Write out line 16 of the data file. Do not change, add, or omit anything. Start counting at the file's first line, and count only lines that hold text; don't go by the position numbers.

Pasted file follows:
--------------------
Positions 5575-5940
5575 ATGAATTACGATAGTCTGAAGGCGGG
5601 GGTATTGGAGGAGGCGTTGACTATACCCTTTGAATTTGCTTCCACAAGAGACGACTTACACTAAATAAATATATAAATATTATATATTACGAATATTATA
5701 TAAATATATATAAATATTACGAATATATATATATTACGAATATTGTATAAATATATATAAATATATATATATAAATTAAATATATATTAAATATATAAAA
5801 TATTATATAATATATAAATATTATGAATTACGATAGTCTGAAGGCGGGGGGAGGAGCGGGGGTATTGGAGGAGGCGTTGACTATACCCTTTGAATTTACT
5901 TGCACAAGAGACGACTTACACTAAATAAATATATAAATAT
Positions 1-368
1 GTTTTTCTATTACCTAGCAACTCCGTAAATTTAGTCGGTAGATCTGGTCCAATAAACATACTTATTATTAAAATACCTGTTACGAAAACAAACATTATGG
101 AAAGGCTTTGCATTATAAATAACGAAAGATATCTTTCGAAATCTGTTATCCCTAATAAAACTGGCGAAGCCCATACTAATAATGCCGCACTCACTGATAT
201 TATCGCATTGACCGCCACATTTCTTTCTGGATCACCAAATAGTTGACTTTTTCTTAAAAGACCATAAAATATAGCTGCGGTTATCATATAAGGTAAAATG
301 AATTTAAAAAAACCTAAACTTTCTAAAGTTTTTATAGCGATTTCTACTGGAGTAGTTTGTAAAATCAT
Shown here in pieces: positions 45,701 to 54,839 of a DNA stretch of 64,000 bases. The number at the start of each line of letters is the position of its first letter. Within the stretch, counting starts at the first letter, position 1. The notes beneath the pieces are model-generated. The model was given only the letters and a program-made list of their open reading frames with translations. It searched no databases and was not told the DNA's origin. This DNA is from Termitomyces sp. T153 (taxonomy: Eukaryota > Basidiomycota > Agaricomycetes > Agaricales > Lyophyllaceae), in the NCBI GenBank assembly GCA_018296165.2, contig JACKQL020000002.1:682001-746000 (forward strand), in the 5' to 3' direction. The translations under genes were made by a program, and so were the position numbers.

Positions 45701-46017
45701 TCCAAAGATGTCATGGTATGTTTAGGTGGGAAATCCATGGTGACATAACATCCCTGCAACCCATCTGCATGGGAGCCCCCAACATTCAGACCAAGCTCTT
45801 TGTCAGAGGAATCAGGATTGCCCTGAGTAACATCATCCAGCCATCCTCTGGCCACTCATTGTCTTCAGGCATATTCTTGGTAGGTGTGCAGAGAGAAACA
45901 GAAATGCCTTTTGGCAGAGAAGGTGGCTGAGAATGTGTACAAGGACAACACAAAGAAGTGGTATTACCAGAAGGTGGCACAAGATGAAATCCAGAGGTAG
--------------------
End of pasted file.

45901 GAAATGCCTTTTGGCAGAGAAGGTGGCTGAGAATGTGTACAAGGACAACACAAAGAAGTGGTATTACCAGAAGGTGGCACAAGATGAAATCCAGAGGTAG